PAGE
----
|Kinghorn, Sqn.-Ldr. E||Reeves, J.||Williams, J. L. (Kelvingrove)|
|Kinley, J.||Reid, T. (Swindon)||Williams, W. R. (Heston)|
|Kirby, B V||Rhodes, H.||Williamson, T|
|Lang, G.||Robens, A.||Wills, Mrs. E. A|
|Lavers, S.||Roberts, Goronwy (Caernarvonshire)||Wilson, J. H|
|Robertson, J J. (Berwick)|
|Lee, F. (Hulme)||Ross, William (Kilmarnock)||Woodburn, A|
|Lever, N. H.||Royle, C.||Woods, G. S|
|Levy, B. W.||Sargood, R||Wyatt, W.|
|Lewis, A W. J. (Upton)||Scollan, T.||Yates, V. F|
|Lewis, T. (Southampton)||Shackleton, Wing-Cdr. E. A. A||Younger, Hon. Kenneth|
|Lindgren, G, S.||Sharp, Granville||Zilliacus, K.|
|Lipton, Lt.-Col. M||Shawcross, C. N. (Widnes)|
|Longden, F.||Shawcross, Rt. Hn. Sir H. (St. Helens)||TELLERS FOR THE AYES|
|Lyne, A. W||Shurmer, P.||Mr. Collindridge and Mr. Simmons|
|Agnew, Cmdr. P. G||Boyd-Carpenter, J. A.||Crosthwaite-Eyre, Col. O. E|
|Aitken, Hon. Max||Bracken, Rt. Hon. Brendan||Darling, Sir W. Y.|
|Amory, D. Heathcoat||Braithwaite, Lt.-Comdr. J. G.||Davies, Clement (Montgomery)|
|Anderson, Rt. Hn. Sir J. (Scot. Univ.)||Bromley-Davenport, Lt.-Col. W||Digby, S. W.|
|Assheton, Rt. Hon. R.||Buchan-Hepburn, P. G. T.||Dodds-Parker, A. D.|
|Astor, Hon. M.||Butcher, H. W.||Dower, Lt.-Col. A. V. G. (Penrith)|
|Baldwin, A. E.||Byers, Frank||Duthie, W. S.|
|Baxter, A B.||Carson, E.||Eccles, D. M|
|Beechman, N. A||Channon, H.||Eden, Rt. Hon. A.|
|Birch, Nigel||Clarke, Col. R. S.||Elliot, Rt. Hon. Walter|
|Boles, Lt.-Col. D. C. (Wells)||Clifton-Brown, Lt.-Col. G||Erroll, F. J|
|Boothby, R.||Cooper-Key, E. M.||Fletcher, W. (Bury)|
|Bossom, A. C||Corbett, Lieut.-Col. U (Ludlow)||Foster, J. G. (Northwich)|
|Bower, N.||Crookshank, Capt. Rt. Hon. H. F. C||Fox, Sir G.|
|Fraser, Maj. H. C. P. (Stone)||MacLeod, J.||Roberts, Emrys (Merioneth)|
|Fraser, Sir I. (Lonsdale)||Macmillan, Rt. Hon. Harold (Bromley)||Roberts, Maj. P. G. (Ecclesall)|
|Fyfe, Rt. Hon. Sir D. P. M.||Macpherson, Maj. N. (Dumfries)||Roberts, W. (Cumberland, N.)|
|Gage, C.||Maitland, Comdr. J. W.||Ropner, Col. L.|
|Gammans, L. D||Manningham-Buller, R. E.||Ross, Sir R. D. (Londonderry)|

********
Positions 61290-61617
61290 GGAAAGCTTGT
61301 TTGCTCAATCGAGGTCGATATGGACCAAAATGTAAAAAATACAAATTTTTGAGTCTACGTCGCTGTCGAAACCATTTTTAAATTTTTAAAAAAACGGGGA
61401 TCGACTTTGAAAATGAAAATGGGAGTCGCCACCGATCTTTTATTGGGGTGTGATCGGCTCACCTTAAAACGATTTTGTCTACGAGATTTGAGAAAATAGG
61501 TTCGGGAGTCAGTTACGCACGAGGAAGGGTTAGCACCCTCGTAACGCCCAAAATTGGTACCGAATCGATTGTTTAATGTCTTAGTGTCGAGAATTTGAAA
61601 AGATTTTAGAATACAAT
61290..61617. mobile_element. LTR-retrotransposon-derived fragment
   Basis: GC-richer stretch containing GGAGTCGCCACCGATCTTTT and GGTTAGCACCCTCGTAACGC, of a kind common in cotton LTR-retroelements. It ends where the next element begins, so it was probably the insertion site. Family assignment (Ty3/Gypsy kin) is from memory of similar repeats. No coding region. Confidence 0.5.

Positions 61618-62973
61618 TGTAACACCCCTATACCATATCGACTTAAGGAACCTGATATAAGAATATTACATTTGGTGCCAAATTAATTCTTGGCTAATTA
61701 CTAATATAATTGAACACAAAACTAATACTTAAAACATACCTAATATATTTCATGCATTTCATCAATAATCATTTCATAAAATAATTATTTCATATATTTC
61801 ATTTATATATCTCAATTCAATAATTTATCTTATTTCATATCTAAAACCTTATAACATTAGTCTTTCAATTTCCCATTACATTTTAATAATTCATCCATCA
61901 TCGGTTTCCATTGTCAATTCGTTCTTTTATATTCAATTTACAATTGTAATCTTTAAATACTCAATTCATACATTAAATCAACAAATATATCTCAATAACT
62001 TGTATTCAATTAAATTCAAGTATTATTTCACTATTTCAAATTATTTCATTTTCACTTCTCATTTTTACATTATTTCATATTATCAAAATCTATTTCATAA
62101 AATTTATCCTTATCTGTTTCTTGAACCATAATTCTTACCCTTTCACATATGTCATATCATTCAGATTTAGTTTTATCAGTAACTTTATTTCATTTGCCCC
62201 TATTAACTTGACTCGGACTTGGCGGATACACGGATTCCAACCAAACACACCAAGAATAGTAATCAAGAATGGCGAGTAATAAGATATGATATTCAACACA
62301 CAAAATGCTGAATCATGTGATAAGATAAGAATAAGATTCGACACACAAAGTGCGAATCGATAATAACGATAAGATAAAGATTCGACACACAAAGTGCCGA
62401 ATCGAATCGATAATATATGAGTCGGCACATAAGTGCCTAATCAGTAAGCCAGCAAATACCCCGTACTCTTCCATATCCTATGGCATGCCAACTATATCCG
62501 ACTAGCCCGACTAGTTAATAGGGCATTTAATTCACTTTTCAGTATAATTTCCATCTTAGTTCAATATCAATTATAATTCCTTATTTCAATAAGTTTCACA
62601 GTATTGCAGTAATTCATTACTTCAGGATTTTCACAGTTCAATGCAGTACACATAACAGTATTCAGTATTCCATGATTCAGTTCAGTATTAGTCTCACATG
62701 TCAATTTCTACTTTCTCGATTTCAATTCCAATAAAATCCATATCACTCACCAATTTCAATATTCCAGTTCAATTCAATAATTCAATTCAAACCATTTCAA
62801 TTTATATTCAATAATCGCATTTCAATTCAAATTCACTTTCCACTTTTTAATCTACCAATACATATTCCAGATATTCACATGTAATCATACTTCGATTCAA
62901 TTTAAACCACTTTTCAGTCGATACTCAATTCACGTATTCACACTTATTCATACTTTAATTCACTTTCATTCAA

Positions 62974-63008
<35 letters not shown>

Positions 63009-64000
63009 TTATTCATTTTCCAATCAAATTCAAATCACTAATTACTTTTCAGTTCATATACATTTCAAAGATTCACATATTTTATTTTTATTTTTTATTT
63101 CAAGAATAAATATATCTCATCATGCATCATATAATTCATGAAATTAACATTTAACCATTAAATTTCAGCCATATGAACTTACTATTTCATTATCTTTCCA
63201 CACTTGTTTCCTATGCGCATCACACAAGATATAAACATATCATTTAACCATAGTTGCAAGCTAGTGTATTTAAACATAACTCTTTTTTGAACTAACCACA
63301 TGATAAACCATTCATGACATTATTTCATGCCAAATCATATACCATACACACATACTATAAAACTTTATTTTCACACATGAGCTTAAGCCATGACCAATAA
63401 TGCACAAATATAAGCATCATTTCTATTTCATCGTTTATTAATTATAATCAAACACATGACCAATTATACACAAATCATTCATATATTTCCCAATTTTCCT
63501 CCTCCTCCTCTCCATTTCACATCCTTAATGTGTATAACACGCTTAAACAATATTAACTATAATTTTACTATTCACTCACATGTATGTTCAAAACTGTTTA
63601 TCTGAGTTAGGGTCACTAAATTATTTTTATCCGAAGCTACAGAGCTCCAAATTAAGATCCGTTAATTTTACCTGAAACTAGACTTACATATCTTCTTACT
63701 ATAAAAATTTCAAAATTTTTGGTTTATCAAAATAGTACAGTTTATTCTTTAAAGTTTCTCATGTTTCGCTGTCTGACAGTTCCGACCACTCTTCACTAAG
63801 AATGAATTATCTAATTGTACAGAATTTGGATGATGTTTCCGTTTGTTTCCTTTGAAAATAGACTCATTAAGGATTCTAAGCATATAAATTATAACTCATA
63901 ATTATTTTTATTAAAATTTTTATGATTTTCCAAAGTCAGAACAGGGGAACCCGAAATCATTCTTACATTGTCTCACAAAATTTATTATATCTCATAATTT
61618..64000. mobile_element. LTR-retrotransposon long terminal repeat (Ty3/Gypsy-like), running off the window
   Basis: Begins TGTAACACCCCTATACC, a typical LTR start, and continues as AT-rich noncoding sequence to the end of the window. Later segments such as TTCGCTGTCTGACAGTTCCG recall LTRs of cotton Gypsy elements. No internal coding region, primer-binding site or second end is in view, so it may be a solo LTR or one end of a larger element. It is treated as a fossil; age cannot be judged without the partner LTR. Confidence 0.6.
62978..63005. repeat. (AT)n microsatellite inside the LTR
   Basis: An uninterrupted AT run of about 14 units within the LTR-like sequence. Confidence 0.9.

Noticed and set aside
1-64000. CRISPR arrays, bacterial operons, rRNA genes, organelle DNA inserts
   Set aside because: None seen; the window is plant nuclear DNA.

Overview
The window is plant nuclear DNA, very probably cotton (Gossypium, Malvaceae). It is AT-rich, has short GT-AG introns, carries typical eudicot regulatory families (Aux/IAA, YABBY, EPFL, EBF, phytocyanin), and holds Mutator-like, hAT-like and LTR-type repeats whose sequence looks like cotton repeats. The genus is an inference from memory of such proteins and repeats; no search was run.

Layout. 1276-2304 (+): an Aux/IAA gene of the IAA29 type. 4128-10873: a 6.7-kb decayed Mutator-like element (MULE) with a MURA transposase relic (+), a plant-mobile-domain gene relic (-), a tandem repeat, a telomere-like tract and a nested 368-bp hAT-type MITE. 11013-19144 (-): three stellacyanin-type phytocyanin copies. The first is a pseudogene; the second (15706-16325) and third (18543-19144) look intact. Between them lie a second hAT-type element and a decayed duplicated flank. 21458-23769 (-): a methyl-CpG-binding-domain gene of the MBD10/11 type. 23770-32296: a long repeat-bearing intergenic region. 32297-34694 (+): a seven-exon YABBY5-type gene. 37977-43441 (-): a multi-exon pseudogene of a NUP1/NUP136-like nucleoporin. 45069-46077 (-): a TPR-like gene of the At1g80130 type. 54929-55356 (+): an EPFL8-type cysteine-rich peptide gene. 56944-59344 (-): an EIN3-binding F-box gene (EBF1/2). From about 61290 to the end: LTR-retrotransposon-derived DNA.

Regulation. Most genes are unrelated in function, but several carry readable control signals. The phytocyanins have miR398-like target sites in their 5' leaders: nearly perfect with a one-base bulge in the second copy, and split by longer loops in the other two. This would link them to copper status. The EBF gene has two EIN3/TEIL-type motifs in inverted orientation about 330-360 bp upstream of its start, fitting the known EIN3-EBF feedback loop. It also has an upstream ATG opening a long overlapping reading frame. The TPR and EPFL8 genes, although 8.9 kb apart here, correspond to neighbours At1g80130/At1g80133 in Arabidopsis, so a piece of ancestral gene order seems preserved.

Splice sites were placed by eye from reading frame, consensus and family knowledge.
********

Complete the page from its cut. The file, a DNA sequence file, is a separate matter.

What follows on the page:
|Gates, Maj. E. E.||Marlowe, A. A. H.||Salter, Rt. Hon. Sir J. A.|
|Glossop, C. W. H.||Marples, A. E.||Sanderson, Sir F.|
|Glyn, Sir R.||Marsden, Capt. A,||Shepherd, W. S. (Bucklow)|
|Gomme-Duncan, Col. A. G.||Marshall, D. (Bodmin)||Smithers, Sir W.|
|Grimston, R. V.||Marshall, S. H. (Sutton)||Stanley, Rt. Hon O.|
|Hare, Hon. J. H. (Woodbridge)||Maude, J. C.||Stoddart-Scott, Col. M.|
|Harvey, Air-Comdre. A. V.||Medlicott, F.||Strauss, H. G. (English Universities)|
|Herbert, Sir A. P.||Mellor, Sir J.||Stuart, Rt. Hon. J. (Moray)|
|Hogg, Hon Q.||Molson, A. H. E.||Sutcliffe, H.|
|Hollis, M. C.||Morrison, Maj. J. G. (Salisbury)||Taylor, C. S. (Eastbourne)|
|Holmes, Sir J. Stanley (Harwich)||Morrison, Rt. Hon. W. S. (Cirencester)||Taylor, Vice-Adm. E. A (P'dd't'n, S.)|
|Howard, Hon A.||Mott-Radclyffe, Maj. C. E.||Teeling, William|
|Hudson, Rt. Hon. R. S. (Southport)||Neven-Spence, Sir B.||Thomas, J. P. L. (Hereford)|
|Hulbert, Wing-Cdr. N. J||Nicholson, G.||Thornton-Kemsley, C. N.|
|Hurd, A.||Noble, Comdr. A. H. P||Thorp, Lt.-Col. R. A. F|
|Jeffreys, General Sir G.||Nutting, Anthony||Vane, W. M. F.|
|Joynson-Hicks, Hon. L. W||O'Neill, Rt. Hon. Sir H.||Wadsworth, G.|
|Keeling, E. H.||Orr-Ewing, I. L.||Walker-Smith, D.|
|Kerr, Sir J. Graham||Osborne, C.||Ward, Hon. G. R|
|Lambert, Hon. G.||Peake, Rt Hon. O.||Watt, Sir G. S. Harvie|
|Lancaster, Col. C. G,||Peto, Brig. C. H. M||Wheatley, Colonel M. J.|
|Langford-Holt, J.||Pickthorn, K.||White, Sir D. (Fareham)|
|Legge-Bourke, Maj. E. A. H.||Pitman, I. J.||White, J. B. (Canterbury)|
|Linstead, H. N.||Poole, O. B. S. (Oswestry)||Williams, C. (Torquay)|
|Lloyd, Selwyn (Wirral)||Prescott, Stanley||Williams, Gerald (Tonbridge)|
|Low, Brig. A. R. W||Price-White, Lt.-Col. D||Willink, Rt. Hon. H. U.|
|Lucas, Major Sir J.||Prior-Palmer, Brig. O.||Willoughby de Eresby, Lord|
|Lucas-Tooth, Sir H.||Ramsay, Maj. S.||York, C.|
|Macdonald, Sir P. (f. of Wight)||Rayner, Brig. R.||Young, Sir A. S. L. (Partick)|
|Mackeson, Brig. H. R.||Reed, Sir S. (Aylesbury)||TELLERS FOR THE NOES|
|McKie, J. H. (Galloway)||Reid, Rt. Hon. J S. C (Hillhead)||Mr. Studholme and|
|Maclay, Hon. J. S.||Renton, D.||Major Conant.|
That the proceedings on the Committee stage, Report stage and Third Reading of each of the following Bills, that is to say, the Transport Bill and Town and Country Planning Bill, shall be proceeded with as follows:—
§ (1) Committee Stage.
- (a)The Standing Committee to which the Bill is referred shall report the Bill to the House on or before the second day of April next, and the general provisions set out in paragraph (3) of this Order shall apply so far as applicable.
- (b)At a sitting at which any proceedings are to be brought to a conclusion under a Resolution of the Business Sub-Committee as agreed to by the Standing Committee the Chairman shall not adjourn the Committee under any Order relating to the Sittings of the Committee until the proceedings have been brought to a conclusion.